IP Protection in South-East Asia for the Textile Industry

towels-1511875_1920In today’s blog post, we are taking a closer look at IP protection in South-East Asia’s  textile industry, which is developing fast and offering many opportunities to European SMEs. You will learn how to protect your newest fabrics, your textile machinery or your brand in South-East Asia. 

Textile industry in South-East Asia offers many promising business opportunities to European SMEs as garments are one of ASEAN’s largest export articles and textile industry is still growing in the majority of South-East Asian countries with fastest growth rates registered in Vietnam and Cambodia. Furthermore, Thailand that has traditionally been strong in textile manufacturing has now set its sights on becoming a fashion hub for the ASEAN region as its textile and garment exports to other ASEAN countries have been steadily growing for the past few years. Similarly, Indonesian government is committed to preparing several incentives in a bid to boost the textile sector and making Indonesia one of the top five global textile exporters.[1]

South-East Asia has been the production hub for many European companies that would then export apparel and accessories back to the European Market. At the same time South-East Asia also offers market opportunities for European products as European design is becoming more well-known in the region.  Singapore for example has become Asia’s second fashion capital, offering a variety of high-end international brands.[2] As Asian consumers are becoming more affluent and cities like Bangkok or Kuala Lumpur are becoming more established in the fashion world, there will be more opportunities to European SMEs in the region.

At the same time, South-East Asia’s textile industry is both an opportunity and threat to European businesses. It can be a major market for those supplying production technologies and on one of the key supply bases for textiles and finished goods. However, foreign technologies and brands that are not adequately protected often fall victim to counterfeiting and other IP violations that are still commonplace throughout the whole South-East Asia.

Protect your Brand in South-East Asia

Brand protection is of utmost importance to textile industry since brand recognition, i.e. customer’s ability to distinguish one SME’s products from competitors’ products, is crucial to SMEs producing garments and accessories. It could be damaging to SMEs if third parties started producing substandard products under the same trade mark as this could lead to the loss of clients due to decreasing trust in the quality of SME’s products. Similarly, companies that are producing textile machinery can lose their reputation and market share once third parties start producing their textile machinery under the same brand name. Thus, it is crucial for European SMEs to register their trade marks in South-East Asia to protect their brand. Furthermore, trade marks can also become an important asset with significant monetary value for SMEs. For example, IP financing schemes have been developed in Singapore to enable companies with IP rights to monetise their IP for business growth and expansion.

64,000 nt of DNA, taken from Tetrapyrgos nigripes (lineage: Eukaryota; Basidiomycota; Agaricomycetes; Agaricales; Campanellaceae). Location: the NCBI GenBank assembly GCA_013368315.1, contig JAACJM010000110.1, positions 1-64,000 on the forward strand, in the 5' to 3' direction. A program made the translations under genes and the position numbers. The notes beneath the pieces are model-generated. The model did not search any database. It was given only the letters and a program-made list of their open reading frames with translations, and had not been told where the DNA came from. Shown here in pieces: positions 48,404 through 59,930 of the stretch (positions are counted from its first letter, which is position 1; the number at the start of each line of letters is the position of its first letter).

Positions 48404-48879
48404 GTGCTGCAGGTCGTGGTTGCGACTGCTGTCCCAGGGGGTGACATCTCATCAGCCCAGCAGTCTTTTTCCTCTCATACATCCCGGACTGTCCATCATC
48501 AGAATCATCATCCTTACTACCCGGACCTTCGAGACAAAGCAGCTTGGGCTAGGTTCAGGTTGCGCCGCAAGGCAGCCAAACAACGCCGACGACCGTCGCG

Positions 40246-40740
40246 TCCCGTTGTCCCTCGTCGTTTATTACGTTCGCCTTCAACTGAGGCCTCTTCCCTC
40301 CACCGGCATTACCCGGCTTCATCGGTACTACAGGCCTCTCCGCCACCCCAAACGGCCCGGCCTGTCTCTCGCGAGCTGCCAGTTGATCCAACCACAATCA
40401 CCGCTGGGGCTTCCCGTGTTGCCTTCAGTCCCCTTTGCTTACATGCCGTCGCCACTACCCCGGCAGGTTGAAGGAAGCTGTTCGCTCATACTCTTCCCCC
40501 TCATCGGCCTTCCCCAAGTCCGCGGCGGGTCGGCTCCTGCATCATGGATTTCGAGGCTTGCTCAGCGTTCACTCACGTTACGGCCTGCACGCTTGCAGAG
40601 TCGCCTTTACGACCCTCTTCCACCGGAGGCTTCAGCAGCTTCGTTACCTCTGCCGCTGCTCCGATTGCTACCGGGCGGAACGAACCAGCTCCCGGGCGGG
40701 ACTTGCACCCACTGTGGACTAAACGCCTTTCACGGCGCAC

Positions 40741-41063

Trade mark regimes in South-East Asia generally adopt the ‘first-to-file’ system, which means that the first person to file a trade mark application in a particular South-East Asia country will own that right in the country once the registration is granted. Thus, if an SME does not apply for protection on time, others may do so first and benefit from the trade mark creator’s investments and reputation. Furthermore, it is especially important to register a trade marks in South-East Asian countries as soon as possible because trade mark piracy due to ‘bad-faith’ registration is a serious problem in the region. Bad-faith registrations exist where a third party (not the legitimate owner of the mark) first registers the mark in South-East Asian countries, thereby preventing the legitimate owner from registering it in the country. Usually these unscrupulous entities aim to sell the trade mark back to its legitimate owner at an inflated price. In garments and accessories sector, it is also not uncommon that these unscrupulous entities either try to sue the legitimate owner for trade mark violations or demand a share of profits in order to allow the legitimate trade mark owner to continue production in South-East Asia and export their products back to Europe.

SMEs registering their trade mark in South-East Asia should keep in mind that there is no common trade mark registry for all South-East Asian countries and SMEs would thus have to register their trade mark in each and very South-East Asian country, they foresee doing business in. At the same time, many South-East Asian countries like Thailand, Singapore, Indonesia, Philippines and Vietnam are parties to the Madrid Protocol, allowing SMEs thus to use single international trade mark application to apply for trade mark registration in all of these countries.